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Pearson Mary E, “The kiss of deception”, public translation into English from English More about this translation.

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I stopped, surveying the line of trees in the south that stood like a forbidding wall. I was chilled, thinking of her riding through it. We had lost her tracks a mile back, and I could only guess where she had entered the dark forest. We split up, agreeing to meet back on the savanna at dusk. I prayed it wouldn’t be Malich who found her. I wasn’t sure who she’d fare better with—him or the beasts of the forest.


It was a strange forest. Gray moss hung down in curly strands from black trees with trunks as wide as a wagon. The horse balked at first, refusing to go in, but I goaded him forward. Shrill calls echoed around me, shivering into what sounded like laughter. I searched the treetops, looking for the birds that made the sounds, but saw only shadows.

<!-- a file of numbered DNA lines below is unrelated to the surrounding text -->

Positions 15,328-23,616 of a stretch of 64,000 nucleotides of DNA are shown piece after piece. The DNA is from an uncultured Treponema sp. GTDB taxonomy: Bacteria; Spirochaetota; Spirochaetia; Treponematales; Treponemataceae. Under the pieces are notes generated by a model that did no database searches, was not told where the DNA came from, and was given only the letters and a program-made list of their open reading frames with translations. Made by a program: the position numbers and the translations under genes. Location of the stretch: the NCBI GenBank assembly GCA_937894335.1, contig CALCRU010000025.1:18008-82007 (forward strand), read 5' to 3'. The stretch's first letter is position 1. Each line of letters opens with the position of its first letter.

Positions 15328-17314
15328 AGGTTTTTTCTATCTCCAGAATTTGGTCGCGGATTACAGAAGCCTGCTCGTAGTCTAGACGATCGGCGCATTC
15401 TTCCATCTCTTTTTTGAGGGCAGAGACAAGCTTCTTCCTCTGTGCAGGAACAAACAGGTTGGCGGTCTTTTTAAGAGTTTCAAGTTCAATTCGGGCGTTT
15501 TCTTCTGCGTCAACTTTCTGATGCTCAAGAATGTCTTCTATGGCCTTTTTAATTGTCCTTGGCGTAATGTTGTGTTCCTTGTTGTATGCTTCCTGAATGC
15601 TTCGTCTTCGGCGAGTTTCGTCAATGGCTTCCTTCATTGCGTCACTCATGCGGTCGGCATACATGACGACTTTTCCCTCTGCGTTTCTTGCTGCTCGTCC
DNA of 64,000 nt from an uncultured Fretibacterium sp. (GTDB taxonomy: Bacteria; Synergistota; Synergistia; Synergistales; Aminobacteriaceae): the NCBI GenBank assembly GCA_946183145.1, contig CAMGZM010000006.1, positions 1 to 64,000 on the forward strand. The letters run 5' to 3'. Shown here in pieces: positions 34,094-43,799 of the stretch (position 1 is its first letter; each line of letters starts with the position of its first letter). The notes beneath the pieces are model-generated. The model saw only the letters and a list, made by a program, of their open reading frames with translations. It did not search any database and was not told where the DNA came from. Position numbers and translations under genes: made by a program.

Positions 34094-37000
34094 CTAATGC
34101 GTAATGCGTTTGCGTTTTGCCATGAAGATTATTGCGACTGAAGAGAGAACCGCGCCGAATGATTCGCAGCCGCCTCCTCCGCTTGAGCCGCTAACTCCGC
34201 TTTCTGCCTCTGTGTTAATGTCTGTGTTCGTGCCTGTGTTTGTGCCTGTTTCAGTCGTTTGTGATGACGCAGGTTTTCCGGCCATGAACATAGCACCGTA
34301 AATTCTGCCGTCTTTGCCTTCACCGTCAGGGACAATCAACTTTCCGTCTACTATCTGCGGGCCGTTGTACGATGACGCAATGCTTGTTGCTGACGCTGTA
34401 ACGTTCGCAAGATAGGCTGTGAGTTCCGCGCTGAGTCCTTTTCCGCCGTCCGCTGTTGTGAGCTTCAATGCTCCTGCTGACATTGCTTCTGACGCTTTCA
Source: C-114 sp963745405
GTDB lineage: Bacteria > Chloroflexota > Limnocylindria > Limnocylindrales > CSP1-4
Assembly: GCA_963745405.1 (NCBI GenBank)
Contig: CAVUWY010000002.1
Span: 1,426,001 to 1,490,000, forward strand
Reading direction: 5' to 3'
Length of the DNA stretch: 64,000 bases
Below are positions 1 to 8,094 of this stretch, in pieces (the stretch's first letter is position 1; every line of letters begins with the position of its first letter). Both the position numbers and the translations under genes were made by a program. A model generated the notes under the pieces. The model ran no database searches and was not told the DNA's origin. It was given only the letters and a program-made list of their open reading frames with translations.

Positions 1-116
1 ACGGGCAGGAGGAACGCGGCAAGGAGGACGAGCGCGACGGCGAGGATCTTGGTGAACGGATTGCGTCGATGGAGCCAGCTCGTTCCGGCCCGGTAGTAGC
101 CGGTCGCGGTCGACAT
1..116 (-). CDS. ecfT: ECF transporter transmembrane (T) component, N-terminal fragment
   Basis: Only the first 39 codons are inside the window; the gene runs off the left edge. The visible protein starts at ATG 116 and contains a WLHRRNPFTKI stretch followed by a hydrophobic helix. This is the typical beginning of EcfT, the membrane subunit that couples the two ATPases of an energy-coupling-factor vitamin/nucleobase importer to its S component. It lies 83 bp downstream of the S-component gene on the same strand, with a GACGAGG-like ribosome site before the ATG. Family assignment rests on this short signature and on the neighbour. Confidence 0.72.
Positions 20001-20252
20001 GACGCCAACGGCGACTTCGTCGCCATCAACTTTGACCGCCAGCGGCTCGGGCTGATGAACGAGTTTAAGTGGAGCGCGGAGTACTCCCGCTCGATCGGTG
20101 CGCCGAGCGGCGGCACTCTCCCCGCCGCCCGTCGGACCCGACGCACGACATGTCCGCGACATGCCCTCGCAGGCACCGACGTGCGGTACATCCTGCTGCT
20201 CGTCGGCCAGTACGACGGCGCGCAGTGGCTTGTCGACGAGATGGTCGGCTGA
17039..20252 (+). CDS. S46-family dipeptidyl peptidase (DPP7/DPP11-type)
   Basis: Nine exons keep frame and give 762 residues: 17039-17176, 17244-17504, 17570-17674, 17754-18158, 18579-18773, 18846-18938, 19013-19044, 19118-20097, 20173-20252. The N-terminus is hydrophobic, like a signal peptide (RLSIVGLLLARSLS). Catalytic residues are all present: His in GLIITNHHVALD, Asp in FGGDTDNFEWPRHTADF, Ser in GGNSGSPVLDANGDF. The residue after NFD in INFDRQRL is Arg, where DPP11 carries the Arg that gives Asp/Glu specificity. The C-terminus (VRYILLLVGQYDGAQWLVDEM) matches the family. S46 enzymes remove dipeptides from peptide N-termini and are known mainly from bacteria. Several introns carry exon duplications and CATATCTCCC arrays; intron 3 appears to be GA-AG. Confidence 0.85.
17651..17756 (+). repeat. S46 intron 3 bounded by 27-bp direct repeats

I didn’t have time to think about being afraid, only about what I had to do next. Food and fire. I wouldn’t die in the wilderness as Kaden predicted. I stopped the horse between a circle of five massive trees, then swung down and untied my saddlebag. I dumped out the contents. All I had were the books, a vial of balm, chiga weed, some scraps of cloth for bandages, a brush, a string of leather to tie back my hair, a bobbin of silk for my teeth, one threadbare change of underclothes, and my tinderbox. Not a morsel of food. Kaden had packed my hoarded stash on his horse, maybe to discourage any thoughts of escape. I looked at the flint and contemplated lighting a fire. I didn’t want to be in this ghoulish forest in the dark, but in the wilderness, a fire would shine like a beacon. I surveyed the hollow. The thickness of the trunks and forest beyond would hide a small fire.

My stomach rumbled at the thought of no food. I couldn’t allow myself to lose the strength I had gained at the vagabond camp, but with no weapon for hunting even the smallest of game, I would have to forage. I knew what lived in the rot of a forest floor, and only the thought of being too weak to flee made me search for it. My jaws instantly throbbed, and my saliva was sour on my tongue. I found a fallen decaying log and rolled it over. It wriggled with creamy, fat grubs.

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